   Respiratory Infection
      Physical exertion
      Perception of weather change
      Exposure to smoke
      Stress
      Interruption of regular anti-asthmatic medication

Based on the findings made above, the following suggestions are recommended for
reducing the incidence of acute exacerbations of asthma in known asthmatics.

The avoidance of as many allergens as possible to which the individual is sensitive is the
key aspect. For this, the patient must be helped in all possible aspects to identify his/her
own triggers. No one single approach is sufficient to reduce allergens; a multi factorial
approach is required.

Physical exertion triggers an asthmatic attack by hyperventilation. For those in whom
physical exertion is a trigger, activities like running, early morning jogging can be fateful.
Intense work outs can prove to be detrimental than beneficial. They must be advised to
limit their level of exertion and also refrain from activities that may require them to exert
beyond their capacity.

Respiratory infections being notorious for precipitating an attack should be promptly
treated with appropriate medication. This will help in combating the respiratory infections
from initiating an exacerbation. Susceptible individuals must, therefore, be advised to
avoid contact with various sources of infections and adopting a healthy lifestyle. Such
individuals must also be advised to seek treatment without any delay in case of a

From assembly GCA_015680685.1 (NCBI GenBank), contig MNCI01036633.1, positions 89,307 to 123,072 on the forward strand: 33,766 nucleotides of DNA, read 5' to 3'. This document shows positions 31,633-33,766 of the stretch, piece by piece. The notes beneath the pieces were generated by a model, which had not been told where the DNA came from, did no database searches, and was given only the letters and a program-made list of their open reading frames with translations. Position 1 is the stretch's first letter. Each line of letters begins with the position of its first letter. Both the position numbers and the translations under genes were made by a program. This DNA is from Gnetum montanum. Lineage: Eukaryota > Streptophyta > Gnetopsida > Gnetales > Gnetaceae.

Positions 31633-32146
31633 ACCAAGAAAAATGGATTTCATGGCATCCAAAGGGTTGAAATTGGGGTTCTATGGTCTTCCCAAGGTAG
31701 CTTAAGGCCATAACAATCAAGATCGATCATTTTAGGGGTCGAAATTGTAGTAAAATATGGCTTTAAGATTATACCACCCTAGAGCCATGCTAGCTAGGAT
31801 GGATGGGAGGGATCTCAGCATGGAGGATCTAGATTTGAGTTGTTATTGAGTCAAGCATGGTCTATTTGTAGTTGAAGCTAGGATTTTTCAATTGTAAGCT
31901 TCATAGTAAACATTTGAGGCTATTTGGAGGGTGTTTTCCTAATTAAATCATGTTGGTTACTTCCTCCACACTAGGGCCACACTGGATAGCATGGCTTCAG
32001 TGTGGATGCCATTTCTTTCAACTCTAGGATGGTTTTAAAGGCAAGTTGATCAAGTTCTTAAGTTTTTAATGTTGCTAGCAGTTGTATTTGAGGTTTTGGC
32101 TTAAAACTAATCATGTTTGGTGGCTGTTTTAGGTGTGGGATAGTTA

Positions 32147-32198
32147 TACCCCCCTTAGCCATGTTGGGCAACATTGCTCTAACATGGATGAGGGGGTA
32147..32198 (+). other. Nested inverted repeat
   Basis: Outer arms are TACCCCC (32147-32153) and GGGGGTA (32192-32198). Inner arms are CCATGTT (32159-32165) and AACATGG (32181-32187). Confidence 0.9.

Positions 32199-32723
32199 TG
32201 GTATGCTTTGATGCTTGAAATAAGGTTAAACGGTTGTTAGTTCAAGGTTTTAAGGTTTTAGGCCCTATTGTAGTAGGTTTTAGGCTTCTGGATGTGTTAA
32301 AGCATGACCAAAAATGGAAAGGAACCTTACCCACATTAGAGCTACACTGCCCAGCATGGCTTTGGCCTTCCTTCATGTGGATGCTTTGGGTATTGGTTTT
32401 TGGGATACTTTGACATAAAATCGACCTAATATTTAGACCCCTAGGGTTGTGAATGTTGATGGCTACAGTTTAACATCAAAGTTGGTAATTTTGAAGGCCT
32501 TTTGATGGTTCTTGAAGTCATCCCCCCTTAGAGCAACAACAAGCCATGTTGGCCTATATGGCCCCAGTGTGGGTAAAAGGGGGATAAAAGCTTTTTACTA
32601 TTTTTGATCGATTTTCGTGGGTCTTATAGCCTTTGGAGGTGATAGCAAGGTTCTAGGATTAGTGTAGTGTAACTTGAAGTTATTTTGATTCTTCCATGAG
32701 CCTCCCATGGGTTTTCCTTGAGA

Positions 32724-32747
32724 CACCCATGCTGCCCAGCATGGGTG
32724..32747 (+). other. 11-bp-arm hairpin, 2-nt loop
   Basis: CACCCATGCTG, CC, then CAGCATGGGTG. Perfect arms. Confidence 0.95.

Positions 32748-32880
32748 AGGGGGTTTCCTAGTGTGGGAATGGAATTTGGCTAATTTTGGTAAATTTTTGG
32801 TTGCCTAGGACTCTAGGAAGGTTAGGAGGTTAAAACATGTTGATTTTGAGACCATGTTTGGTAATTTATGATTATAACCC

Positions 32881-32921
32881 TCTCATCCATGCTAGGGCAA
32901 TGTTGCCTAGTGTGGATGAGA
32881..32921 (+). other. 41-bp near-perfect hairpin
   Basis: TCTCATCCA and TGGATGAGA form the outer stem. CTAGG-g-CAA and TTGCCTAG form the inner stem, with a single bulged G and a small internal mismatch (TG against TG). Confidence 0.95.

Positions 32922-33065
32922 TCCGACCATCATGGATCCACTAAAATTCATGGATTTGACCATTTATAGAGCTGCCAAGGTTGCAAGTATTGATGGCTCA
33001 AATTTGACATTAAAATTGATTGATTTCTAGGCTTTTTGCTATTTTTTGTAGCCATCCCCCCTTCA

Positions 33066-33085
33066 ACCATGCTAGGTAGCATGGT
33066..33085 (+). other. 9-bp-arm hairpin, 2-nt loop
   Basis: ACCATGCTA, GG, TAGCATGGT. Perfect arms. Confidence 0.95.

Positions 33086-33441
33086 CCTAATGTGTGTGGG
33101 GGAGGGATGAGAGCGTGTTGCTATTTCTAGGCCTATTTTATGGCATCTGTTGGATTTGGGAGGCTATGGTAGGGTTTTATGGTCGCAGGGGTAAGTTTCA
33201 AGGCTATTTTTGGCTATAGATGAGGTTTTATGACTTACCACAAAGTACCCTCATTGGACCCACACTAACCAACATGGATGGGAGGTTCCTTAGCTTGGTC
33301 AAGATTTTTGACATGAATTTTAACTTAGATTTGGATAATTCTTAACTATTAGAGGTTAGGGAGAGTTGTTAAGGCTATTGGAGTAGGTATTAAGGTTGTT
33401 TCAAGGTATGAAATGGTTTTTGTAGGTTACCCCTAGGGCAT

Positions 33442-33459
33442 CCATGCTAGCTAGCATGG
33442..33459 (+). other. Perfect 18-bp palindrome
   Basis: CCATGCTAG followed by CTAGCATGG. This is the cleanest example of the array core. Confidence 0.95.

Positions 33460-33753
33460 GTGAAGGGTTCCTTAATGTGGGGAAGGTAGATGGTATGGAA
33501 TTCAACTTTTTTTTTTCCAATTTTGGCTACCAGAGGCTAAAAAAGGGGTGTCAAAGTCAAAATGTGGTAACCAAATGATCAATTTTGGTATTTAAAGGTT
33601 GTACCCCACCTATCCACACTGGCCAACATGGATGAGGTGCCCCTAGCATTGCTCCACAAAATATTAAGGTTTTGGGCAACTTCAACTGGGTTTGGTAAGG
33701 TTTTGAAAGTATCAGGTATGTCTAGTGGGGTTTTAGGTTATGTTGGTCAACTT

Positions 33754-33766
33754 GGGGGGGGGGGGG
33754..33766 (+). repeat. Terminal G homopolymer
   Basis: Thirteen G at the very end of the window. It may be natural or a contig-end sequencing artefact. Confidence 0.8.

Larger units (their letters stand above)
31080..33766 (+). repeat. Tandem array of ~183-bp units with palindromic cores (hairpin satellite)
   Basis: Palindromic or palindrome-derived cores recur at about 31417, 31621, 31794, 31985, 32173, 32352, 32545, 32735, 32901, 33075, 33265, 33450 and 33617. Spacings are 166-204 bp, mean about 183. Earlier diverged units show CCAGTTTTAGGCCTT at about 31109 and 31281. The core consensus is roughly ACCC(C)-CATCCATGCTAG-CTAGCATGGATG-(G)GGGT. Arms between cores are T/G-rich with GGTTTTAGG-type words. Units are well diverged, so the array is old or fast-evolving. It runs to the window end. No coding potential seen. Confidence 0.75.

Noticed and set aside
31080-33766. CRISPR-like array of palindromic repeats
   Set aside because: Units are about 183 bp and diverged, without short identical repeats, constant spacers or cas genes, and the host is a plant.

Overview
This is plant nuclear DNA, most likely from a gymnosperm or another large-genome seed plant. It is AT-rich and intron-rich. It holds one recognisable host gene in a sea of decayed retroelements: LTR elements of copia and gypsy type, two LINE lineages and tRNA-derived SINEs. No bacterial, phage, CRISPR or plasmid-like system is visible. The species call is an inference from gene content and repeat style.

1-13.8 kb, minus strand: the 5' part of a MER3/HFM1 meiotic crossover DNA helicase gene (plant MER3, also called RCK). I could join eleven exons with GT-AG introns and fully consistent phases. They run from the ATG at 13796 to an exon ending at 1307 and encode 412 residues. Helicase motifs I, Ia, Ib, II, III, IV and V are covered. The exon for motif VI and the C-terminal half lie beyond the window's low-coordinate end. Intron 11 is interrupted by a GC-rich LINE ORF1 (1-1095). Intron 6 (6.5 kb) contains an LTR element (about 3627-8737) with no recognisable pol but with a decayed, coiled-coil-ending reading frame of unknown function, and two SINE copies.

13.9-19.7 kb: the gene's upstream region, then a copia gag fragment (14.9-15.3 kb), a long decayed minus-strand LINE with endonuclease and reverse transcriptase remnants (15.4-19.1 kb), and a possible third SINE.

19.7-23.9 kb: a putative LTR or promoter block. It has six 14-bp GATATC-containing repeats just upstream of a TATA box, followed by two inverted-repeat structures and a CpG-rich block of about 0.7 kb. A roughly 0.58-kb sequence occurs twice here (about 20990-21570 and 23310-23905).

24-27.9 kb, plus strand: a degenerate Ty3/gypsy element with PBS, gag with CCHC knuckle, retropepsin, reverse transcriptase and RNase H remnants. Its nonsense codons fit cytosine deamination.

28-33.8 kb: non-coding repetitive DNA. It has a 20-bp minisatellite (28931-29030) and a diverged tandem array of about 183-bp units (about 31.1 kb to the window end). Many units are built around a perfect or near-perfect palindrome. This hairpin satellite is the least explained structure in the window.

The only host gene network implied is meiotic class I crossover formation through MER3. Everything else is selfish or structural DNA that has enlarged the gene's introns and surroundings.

respiratory tract infection.

Avoiding exposure to dust and smoke is the best possible way to prevent an asthmatic
attack in individuals who are sensitive to these triggers. Smoke from vehicle exhausts,
industries, and household smoke are few situations that we came across during our data
collection. Air filters and room air cleaners may help prevent some asthma symptoms.
Emphasis must be laid on personal protection measures (masks, handkerchiefs)
especially when these patients are engaged in activities like sweeping, cleaning and
dusting. Firewood smoke exposure can be reduced by use of tall chimneys in the kitchen
or by resorting to alternative smoke free fuels for cooking. Highly sensitive individuals
must refrain from engaging in activities that will increase their exposure to these triggers.
Maintaining the emission standards of vehicles will help in reducing environmental smoke
and this will help in the long run.

Stress being a Siamese twin of modern lifestyle is hard to combat, but never impossible.
The role of stress as an asthmatic trigger has to be studied further. Emphasis need to be
laid on management of stress at personal level and at the society level.

Asthmatics must be advised not to skip their prescribed medications. The medications
are particularly intended for the asthma control and should be taken without fail. The
doctor must ask the patient to come for periodic check ups and ensure patient adherence
and compliance to medications. The kith and kin of the patient have a major role in this

Emphasis must also be laid on prompt rescue treatment of asthma attacks. Patients must
be taught how to use Rota halers and Space halers.


1) Sample size was not calculated statistically because of time constraints and lack of
   a pilot study in our setup to do so. Hence we took all cases which satisfied our
   inclusion and exclusion criteria, during our study period.

2) The exposure information was provided by the study participants. Recall bias may
   very possible occur as the information was not "recorded" and was recalled by the

3) The results obtained represent only relative risk but not an absolute risk.

4) The trigger factors of asthma exacerbation vary from one person to another and
   also from time to time within an individual. We were able to identify only those
   trigger factors that had precipitated the current attack in the individual. Whether the
   patient had other trigger factors could not be found out.


a) Global initiative for Asthma (GINA)
b) Robbins Pathological Basis of Diseases 7 Edition 723-27

c) Harrisons Textbook of Medicine